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Table of Contents

Memories of the Bureau, 1946 to 1962





Chapter 1: The Warren Years, 1946 to 1950

Chapter 2: International Meteorology

Chapter 3: The Timcke Years, 1950 to 1955

Chapter 4: A Year at the Massachusetts Institute of Technology

Chapter 5: The Dwyer Years, 1955 to 1962
Leonard Joseph Dwyer—A Complex Character
Reorganising the Bureau
Public Weather Services
Forecasts for the General Public
Importance of Radio Stations
The Advent of Television
Automatic Telephone Forecast Service
Wording and Verification of Forecasts
Services for Aviation
Atomic Weapons Tests
Atomic Weapons Tests—Mosaic G1 and G2
Atomic Weapons Tests—Buffalo 1, 2, 3 and 4
Atomic Weapons Tests—Operations Antler, 2 and 3
Atomic Weapons Tests—Minor Trials
Instruments and Observations
Radar/Radio Winds and Radar Weather Watch
Automatic Weather Stations
Meteorological Satellites
Tropical Cyclones
Bureau Conference on Tropical Cyclones
International Symposium on Tropical Cyclones, Brisbane
Design of Water Storages, Etc
Flood Forecasting
Cloud Seeding
Reduction of Evaporation
Rain Seminar
Cloud Physics
Fire Weather
Research and Special Investigations
International Activities
The International Geophysical Year
The Antarctic and Southern Ocean
International Symposium on Antarctic Meteorology
International Antarctic Analysis Centre
ADP, EDP and Computers
Management Conference
Services Conference
CSIRO and the Universities
Achievements of the Dwyer Years

Chapter 6: A Springboard for the Future

Appendix 1: References

Appendix 2: Reports, Papers, Manuscripts

Appendix 3: Milestones

Appendix 4: Acknowledgements

Appendix 5: Summary by H. N. Warren of the Operation of the Meteorological Section of Allied Air Headquarters, Brisbane, 1942–45



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Hydrometeorology (continued)

Neil had joined the Bureau after a period as a Water Research Foundation fellow at the University of New South Wales where he had developed a number of new ideas for flood derivation based on the use of Utecom, the university's computer. He was young and enthusiastic like Allan and had an inquiring and innovative approach coupled with considerable ability in the use of computer techniques.

I will leave the remainder of the information provided by Neil for discussion under later headings in this chapter but I must here include a direct quotation from one of Neil's letters which have a particular Bureau flavour and a special appeal for me.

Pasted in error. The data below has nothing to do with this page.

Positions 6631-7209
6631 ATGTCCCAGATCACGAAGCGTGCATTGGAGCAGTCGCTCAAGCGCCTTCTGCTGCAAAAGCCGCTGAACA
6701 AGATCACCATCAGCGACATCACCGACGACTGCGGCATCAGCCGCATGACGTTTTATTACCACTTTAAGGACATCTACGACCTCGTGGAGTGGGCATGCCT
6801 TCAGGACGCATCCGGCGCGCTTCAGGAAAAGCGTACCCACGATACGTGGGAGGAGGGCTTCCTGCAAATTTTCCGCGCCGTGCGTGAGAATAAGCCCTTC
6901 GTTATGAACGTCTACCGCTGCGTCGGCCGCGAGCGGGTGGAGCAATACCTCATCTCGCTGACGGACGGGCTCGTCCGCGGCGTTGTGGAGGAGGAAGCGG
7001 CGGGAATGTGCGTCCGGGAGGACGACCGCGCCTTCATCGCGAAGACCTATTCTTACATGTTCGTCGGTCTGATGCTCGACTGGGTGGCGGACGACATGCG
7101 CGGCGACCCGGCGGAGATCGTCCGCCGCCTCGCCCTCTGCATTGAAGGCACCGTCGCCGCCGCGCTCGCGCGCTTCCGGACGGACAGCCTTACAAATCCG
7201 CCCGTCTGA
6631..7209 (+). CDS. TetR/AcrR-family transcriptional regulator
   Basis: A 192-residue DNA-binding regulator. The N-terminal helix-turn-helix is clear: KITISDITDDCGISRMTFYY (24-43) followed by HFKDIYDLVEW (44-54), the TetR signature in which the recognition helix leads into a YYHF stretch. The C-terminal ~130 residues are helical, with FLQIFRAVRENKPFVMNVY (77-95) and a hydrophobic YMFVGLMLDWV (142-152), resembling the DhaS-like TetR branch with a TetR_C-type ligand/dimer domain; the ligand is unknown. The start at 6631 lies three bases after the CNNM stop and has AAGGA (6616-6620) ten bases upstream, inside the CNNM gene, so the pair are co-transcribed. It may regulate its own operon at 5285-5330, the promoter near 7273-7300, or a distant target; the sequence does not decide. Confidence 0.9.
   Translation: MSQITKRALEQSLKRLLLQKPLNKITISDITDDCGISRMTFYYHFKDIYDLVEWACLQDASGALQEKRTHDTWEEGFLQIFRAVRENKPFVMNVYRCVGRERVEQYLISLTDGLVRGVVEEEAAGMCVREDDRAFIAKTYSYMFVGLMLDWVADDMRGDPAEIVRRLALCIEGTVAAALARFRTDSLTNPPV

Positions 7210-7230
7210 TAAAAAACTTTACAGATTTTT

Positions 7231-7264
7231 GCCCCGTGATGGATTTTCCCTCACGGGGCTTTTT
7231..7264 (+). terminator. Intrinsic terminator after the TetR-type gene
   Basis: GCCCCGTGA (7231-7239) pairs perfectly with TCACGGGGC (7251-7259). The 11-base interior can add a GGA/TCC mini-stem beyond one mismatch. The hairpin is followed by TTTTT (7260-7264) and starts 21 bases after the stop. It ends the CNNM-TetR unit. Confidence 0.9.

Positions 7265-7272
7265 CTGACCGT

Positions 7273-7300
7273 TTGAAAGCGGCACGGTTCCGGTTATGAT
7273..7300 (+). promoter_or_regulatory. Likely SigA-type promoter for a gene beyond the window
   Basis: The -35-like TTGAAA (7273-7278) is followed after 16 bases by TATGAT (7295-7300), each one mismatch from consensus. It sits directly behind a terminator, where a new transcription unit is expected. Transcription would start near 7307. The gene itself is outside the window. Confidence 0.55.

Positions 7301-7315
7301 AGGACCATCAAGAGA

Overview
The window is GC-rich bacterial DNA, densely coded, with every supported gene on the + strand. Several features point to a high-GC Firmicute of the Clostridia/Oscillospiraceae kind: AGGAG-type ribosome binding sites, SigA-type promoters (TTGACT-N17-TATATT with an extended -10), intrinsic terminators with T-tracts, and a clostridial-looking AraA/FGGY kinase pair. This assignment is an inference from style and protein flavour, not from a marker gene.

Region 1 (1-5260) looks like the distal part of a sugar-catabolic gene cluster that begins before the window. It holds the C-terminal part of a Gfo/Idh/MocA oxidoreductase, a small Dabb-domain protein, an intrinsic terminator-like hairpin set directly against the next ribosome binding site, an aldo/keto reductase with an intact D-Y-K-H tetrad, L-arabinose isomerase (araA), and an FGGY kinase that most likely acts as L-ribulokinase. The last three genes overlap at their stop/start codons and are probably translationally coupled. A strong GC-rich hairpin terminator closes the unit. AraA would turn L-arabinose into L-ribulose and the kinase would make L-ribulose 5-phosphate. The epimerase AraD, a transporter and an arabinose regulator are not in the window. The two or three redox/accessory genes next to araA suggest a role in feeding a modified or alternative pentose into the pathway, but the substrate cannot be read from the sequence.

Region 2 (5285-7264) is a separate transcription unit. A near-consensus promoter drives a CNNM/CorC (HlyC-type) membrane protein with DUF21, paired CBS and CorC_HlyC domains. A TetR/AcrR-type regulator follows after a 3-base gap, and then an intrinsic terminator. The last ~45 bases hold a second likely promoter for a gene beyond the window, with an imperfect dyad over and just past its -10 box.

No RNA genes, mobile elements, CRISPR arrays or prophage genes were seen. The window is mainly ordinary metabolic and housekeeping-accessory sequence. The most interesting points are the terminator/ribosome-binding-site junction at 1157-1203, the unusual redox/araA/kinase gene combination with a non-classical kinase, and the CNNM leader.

Neil says, with reference to a visit he and Allan Rainbird made to the US in April 1961, "just prior to this trip I had a demonstration of Lenny Dwyer's direct approach to bureaucratic affairs. At that time proposals for overseas trips were vetted by the OVC (Overseas Visits Committee) in Canberra. Unknown to me this committee had indicated that only one delegate could attend. Lenny called me to his office and told me this as I walked in the door and then told me to sit down. He then rang the committee chairman and had a preliminary skirmish about rights and authorities. At the end he said 'I am Director of Meteorology. I am not here to be buggered about by a bunch of incompetent nincompoops. If I say two are to go, two will go'. And hung up".

"Short silence. 'Have you got your passport?' 'Have you got your ticket?' 'Have a good trip!' Two days later after Allan and I had arrived in Washington we received a telex saying the OVC had approved two delegates".

Neil also remarked that "no discussion of that period of my time at the Bureau would be complete without mention of the counter lunches at the City Court Hotel. These provided an opportunity for those located in various buildings around the city to keep in contact, but more importantly, they fostered a continuation of the camaraderie which characterised the Bureau at that time. Of course they were also most enjoyable interludes. When Lenny attended, sometimes things got a bit out of hand".

These quotations indicate the perception of a newcomer to the Bureau who enjoyed the friendly reception he received. Some Bureau teetotallers attended the counter lunches for the sheer enjoyment of the company. Neil's reference to things getting out of hand reminds me of the story of one counter lunch at which Lenny wished to discuss a matter of detail with Allan Rainbird which proceeded well after the luncheon break. Apart from the occasional joke most of the conversation in the City Court Hotel revolved around matters meteorological.

People in Bright Sparcs - Dwyer, Leonard Joseph

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Gibbs, W. J. 1999 'A Very Special Family: Memories of the Bureau of Meteorology 1946 to 1962', Metarch Papers, No. 13 May 1999, Bureau of Meteorology

© Online Edition Australian Science and Technology Heritage Centre and Bureau of Meteorology 2001
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